Nuclear Fission

Nuclear fission is a process, by which a heavy nuclide splits into two or more pieces. There are spontaneous fission and induced fission reactions.

Some nuclei of the nuclide 256Fm undergo spontaneous fission.

256Fm100 ® 140Xe54 + 112Pd46 + 4 n. Note that the fission products are nuclides with masses range from 80 to 160.

Typical and well-known neutron-induced fission reactions are:

235U (n, 3 n) fission products with mass number ranges 80-160
239Pu (n, 3 n) fission products with mass number ranges 80-160

Since the mass excess of 235 or 238U is higher than nuclides with mass in the range of 80-160, fission reactions release a lot of energy. The annimation of neutron-induced fission is shown here:

This annimation is provided by Energy Matters - Fission theory.

Discovery of Nuclear Fission

Three groups studied neutron-induced reaction of uranium
  • I. Curie and R.F. Joliot in Paris
  • Otto Hahn (1879-1968), Lise Meitner, and Fritz Strassmann in Berlin
  • Enrico Fermi (1901-1954) in Rome
  • All groups thought the reaction to be:

    238U (n, g) 239U92 (, b) 239E93 (, b) 239E94. Their assumption of neutron capture reaction hindered their interpretation of experimental results. The three groups criticized each other for their interpretations.

    The Berlin group co-precipitated radioactive nuclides with barium. They have also precipitated radioactive materials using hydrogen sulfide. Half-life measurements indicated to them that not one but many elements were produced. They interpreted their results based on the fission reaction. The discovery was known to Frisch and Bohr, and eventually Fermi's group learned of the fission.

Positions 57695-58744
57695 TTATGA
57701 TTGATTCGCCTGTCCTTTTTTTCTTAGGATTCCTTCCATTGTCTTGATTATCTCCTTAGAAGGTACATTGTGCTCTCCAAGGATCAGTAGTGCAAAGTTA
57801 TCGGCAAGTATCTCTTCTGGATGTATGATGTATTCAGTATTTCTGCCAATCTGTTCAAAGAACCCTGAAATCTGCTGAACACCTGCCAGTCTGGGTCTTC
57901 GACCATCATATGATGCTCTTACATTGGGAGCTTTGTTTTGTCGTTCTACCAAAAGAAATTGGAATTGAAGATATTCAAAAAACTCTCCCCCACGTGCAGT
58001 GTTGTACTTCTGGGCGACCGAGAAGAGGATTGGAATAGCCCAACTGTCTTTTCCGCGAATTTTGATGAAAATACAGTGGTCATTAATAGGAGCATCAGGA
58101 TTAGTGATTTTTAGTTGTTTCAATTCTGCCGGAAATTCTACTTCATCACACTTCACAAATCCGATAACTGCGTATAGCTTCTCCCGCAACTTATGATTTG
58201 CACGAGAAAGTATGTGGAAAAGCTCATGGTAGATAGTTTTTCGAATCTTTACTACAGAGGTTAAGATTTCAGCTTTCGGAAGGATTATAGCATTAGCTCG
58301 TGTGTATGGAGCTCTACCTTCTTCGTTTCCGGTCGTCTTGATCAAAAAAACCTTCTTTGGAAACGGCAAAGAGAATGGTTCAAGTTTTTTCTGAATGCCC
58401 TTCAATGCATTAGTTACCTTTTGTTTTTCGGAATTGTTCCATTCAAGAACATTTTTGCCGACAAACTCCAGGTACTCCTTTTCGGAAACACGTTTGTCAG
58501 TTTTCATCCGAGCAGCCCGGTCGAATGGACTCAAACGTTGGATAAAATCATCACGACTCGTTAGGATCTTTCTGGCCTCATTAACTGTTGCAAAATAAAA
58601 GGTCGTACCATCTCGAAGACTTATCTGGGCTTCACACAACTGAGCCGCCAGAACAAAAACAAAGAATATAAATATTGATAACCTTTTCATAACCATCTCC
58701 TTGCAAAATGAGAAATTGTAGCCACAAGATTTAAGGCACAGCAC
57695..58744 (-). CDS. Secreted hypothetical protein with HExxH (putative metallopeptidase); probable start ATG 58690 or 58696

Further study revealed that only 235U undergoes fission when irradiated by slow neutrons.

    Uniting Political and Nuclear Power

    Since securing the presidency of Germany in 1933, Hitler became a dictator, and many top scientists in Austria, Hungary, Italy and Germany felt uncomfortable. Scientists with ethnic backgrounds other than German felt threatened. Many European scientists had escaped the Hitler regime and come to the United States. At the time fission was discovered, Hitler invaded Poland, Hungary, Slovak and other European countries. Many scientists were concerned that Hitler would make use of fission to build bombs. Such a move is a threat to the entire world.

    Hungarian refugee scientists Leo Szilard, Eugene Wigner, and Edward Teller, who thought the time has come to unite political force with nuclear power.

    composed a letter for Einstein, and Einstein signed the letter* as the sender. They took the matter so serious that they convinced the economist Alexander Sachs to personally deliver the letter to the White House. Einstein's letters to Roosevelt contains this letter plus others.